FAILURE POSTER SACRAMENTO 2019
There’s something really special about getting to design a poster for a band that you genuinely love and whose music had a part in making you who(ever) you are now. As is kind of a common thing with me, I came to Failure a bit late and via a somewhat roundabout route, but once they hit with me they hit hard and resonated deeply for a long time. When I first moved to California in late 99, music in general was in a pretty sorry state. The Alternative Nation had long since fizzled, the TRL bubblegum pop acts and angry wallet chain rap rock mooks had taken over the mainstream, and even our most reliable elder statesmen were turning in under par music. We were 11 months out from Kid A and just a few past the inaugural Coachella, which had made mild if any ripples. American indie had retreated into a kind of anodyne milquetoast inoffensive sweatervest sound (itself feeling like a reaction to the Nü-whatever revolution and the turgid, 15th-generation Vedder vocal Xeroxes hijacking the airwaves of the moment) and it was going to be a lonely few years waiting and wondering if anything exciting was ever going to happen in music again. That’s where we were at. It was a dark time and I being brand new in town was in a place that was—if not dark—at least very, very dim. One record connected with me unlike any other at that time: Failure (on a hiatus at the time) lead singer Ken Andrews’ solo project On and its (his?) debut Shifting Skin. I’m sure I had heard Andrews’ voice before and thus I had likely heard Failure before then, at least in passing, but at the time it was the On record that felt like a lifeline out of the blue back to a more forward thinking kind of alt rock. It had touches of sci-fi (which I’d later learn was a Failure hallmark), great melodies, a crunchy production, and a looseness to it that suggested a larger world beyond it. I was sold. From there I tracked down Failure’s Fantastic Planet and worked my way back through the catalog from there. Sadly, that was all there was at that point (as they again were on hiatus) but at the time it was more than enough. This band and I seemed to get each other, with lots of similar pet enthusiasms emerging in the songs, themes, and lyrics. There seemed to be nods to Blade Runner, space as a concept and aesthetic, retro-futurism, and it was all tightly wound in a clean alt guitar sound with occasional left turns into synth and soundscapes. It also didn’t feel like a schtick so much as a natural mode for this band. It’s absolutely fitting that an early model for what would become Failure was called the Replicants.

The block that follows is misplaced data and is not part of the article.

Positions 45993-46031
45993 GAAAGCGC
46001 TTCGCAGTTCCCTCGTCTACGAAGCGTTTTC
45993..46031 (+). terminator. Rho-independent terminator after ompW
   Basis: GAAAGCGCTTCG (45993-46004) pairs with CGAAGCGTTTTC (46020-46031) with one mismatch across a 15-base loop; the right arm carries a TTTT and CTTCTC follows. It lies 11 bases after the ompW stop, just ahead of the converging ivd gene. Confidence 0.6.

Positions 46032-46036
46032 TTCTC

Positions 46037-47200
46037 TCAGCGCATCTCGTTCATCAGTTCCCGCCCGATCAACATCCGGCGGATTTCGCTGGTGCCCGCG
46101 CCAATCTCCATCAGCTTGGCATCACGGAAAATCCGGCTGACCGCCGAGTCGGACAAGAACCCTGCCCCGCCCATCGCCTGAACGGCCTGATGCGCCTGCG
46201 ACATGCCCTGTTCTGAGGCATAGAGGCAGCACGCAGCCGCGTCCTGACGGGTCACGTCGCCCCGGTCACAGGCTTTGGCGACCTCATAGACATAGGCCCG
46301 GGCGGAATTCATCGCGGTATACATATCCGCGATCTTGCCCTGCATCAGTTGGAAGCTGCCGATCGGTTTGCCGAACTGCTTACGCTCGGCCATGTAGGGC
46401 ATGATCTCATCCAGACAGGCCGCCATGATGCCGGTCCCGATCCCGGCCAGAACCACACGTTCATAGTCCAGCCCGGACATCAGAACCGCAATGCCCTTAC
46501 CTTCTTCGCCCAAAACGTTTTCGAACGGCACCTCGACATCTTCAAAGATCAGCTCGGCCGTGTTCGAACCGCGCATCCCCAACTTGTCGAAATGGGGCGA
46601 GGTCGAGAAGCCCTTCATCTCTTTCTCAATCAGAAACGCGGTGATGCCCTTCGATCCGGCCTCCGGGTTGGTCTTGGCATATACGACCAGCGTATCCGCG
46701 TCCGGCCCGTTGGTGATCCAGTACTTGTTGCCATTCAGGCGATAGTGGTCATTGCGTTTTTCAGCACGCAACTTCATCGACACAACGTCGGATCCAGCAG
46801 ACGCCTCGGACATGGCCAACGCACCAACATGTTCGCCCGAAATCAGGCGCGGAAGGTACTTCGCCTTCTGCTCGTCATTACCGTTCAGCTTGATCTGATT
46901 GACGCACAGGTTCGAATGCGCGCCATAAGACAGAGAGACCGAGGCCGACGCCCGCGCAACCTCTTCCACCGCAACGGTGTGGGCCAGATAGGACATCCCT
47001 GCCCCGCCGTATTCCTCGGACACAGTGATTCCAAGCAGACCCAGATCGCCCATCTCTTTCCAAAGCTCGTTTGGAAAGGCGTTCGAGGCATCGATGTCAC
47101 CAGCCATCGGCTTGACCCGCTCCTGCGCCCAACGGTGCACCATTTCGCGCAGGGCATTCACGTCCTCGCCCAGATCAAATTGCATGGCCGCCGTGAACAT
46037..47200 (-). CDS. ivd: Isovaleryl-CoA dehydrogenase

Getting the chance to design a poster for a band so close to my own influences was a huge opportunity (thanks once again to Timothy Paul Doyle and the lads at Nakatomi, Inc for indulging me, and especially LeAnn Jensen for taking my crappy color seps and making them sing with her color sep and trapping skills) and I wanted to use that opportunity to create something very much in their mode, but that added onto it as well. I wanted the starship to feel like a design that is simultaneously wrong but also right, in that Captain Harlock but also Jodorowsky’s Dune kind of way: asymmetrical, alien, strange, and balanced by being off-balance. I decided it should be drifting up and away from a cold landscape, looming over the massive, crumbling monument of some important alien figure. Maybe a warlord, maybe a leader. Meanwhile, angular loading ships leave the planet’s surface filled with something undetermined and cruising up to the ship’s bay. In the background overhead, stars explode, the galaxy unravels, and planets align and eclipse one another. All my kitchen sink sci-fi enthusiasms on display in one place. And of course, I was able to snag the date for our hometown show, and that was huge. And it was a mind-blowing show as well, with a controlled heavy power, perfect sound, deliberate energy, and a lighting rig that made the place seem a thousand times more vast. We, ladies and gentlemen, were floating in space.
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